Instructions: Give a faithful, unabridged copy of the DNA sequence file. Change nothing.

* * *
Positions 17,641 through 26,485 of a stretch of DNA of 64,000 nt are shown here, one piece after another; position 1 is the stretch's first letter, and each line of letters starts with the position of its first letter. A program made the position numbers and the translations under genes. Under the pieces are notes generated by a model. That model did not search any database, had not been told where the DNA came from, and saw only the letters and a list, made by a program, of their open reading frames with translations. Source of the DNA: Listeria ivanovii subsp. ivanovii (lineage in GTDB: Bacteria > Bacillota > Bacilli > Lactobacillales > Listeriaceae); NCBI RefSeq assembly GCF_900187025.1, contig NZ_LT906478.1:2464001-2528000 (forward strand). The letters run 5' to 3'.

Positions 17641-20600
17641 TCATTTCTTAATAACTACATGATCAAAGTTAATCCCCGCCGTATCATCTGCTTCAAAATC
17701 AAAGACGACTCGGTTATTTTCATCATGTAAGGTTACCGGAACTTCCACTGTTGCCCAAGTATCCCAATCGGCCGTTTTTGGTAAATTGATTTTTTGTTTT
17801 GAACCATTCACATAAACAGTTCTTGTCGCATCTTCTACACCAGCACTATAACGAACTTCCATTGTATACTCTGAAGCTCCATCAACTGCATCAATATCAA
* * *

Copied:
Positions 17,641 through 26,485 of a stretch of DNA of 64,000 nt are shown here, one piece after another; position 1 is the stretch's first letter, and each line of letters starts with the position of its first letter. A program made the position numbers and the translations under genes. Under the pieces are notes generated by a model. That model did not search any database, had not been told where the DNA came from, and saw only the letters and a list, made by a program, of their open reading frames with translations. Source of the DNA: Listeria ivanovii subsp. ivanovii (lineage in GTDB: Bacteria > Bacillota > Bacilli > Lactobacillales > Listeriaceae); NCBI RefSeq assembly GCF_900187025.1, contig NZ_LT906478.1:2464001-2528000 (forward strand). The letters run 5' to 3'.

Positions 17641-20600
17641 TCATTTCTTAATAACTACATGATCAAAGTTAATCCCCGCCGTATCATCTGCTTCAAAATC
17701 AAAGACGACTCGGTTATTTTCATCATGTAAGGTTACCGGAACTTCCACTGTTGCCCAAGTATCCCAATCGGCCGTTTTTGGTAAATTGATTTTTTGTTTT
17801 GAACCATTCACATAAACAGTTCTTGTCGCATCTTCTACACCAGCACTATAACGAACTTCCATTGTATACTCTGAAGCTCCATCAACTGCATCAATATCAA